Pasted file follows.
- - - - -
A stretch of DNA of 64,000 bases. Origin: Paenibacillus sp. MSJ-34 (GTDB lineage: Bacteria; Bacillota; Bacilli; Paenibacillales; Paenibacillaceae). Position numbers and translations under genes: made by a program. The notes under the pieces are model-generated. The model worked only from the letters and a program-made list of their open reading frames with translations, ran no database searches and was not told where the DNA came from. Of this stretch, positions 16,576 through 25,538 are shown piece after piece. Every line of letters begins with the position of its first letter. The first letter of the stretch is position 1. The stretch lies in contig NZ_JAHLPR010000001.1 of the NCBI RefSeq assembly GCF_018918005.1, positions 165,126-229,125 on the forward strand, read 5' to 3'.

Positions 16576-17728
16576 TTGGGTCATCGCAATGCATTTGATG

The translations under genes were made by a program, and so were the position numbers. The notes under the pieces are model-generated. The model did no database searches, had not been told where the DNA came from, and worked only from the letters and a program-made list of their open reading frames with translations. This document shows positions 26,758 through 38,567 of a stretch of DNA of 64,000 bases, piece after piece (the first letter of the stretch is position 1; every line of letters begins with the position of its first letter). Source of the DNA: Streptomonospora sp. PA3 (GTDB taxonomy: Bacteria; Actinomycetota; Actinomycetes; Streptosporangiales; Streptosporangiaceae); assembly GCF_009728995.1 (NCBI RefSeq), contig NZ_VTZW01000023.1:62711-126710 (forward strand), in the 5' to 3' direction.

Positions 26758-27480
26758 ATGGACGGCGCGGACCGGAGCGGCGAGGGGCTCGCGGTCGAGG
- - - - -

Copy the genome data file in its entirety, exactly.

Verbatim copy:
A stretch of DNA of 64,000 bases. Origin: Paenibacillus sp. MSJ-34 (GTDB lineage: Bacteria; Bacillota; Bacilli; Paenibacillales; Paenibacillaceae). Position numbers and translations under genes: made by a program. The notes under the pieces are model-generated. The model worked only from the letters and a program-made list of their open reading frames with translations, ran no database searches and was not told where the DNA came from. Of this stretch, positions 16,576 through 25,538 are shown piece after piece. Every line of letters begins with the position of its first letter. The first letter of the stretch is position 1. The stretch lies in contig NZ_JAHLPR010000001.1 of the NCBI RefSeq assembly GCF_018918005.1, positions 165,126-229,125 on the forward strand, read 5' to 3'.

Positions 16576-17728
16576 TTGGGTCATCGCAATGCATTTGATG

The translations under genes were made by a program, and so were the position numbers. The notes under the pieces are model-generated. The model did no database searches, had not been told where the DNA came from, and worked only from the letters and a program-made list of their open reading frames with translations. This document shows positions 26,758 through 38,567 of a stretch of DNA of 64,000 bases, piece after piece (the first letter of the stretch is position 1; every line of letters begins with the position of its first letter). Source of the DNA: Streptomonospora sp. PA3 (GTDB taxonomy: Bacteria; Actinomycetota; Actinomycetes; Streptosporangiales; Streptosporangiaceae); assembly GCF_009728995.1 (NCBI RefSeq), contig NZ_VTZW01000023.1:62711-126710 (forward strand), in the 5' to 3' direction.

Positions 26758-27480
26758 ATGGACGGCGCGGACCGGAGCGGCGAGGGGCTCGCGGTCGAGG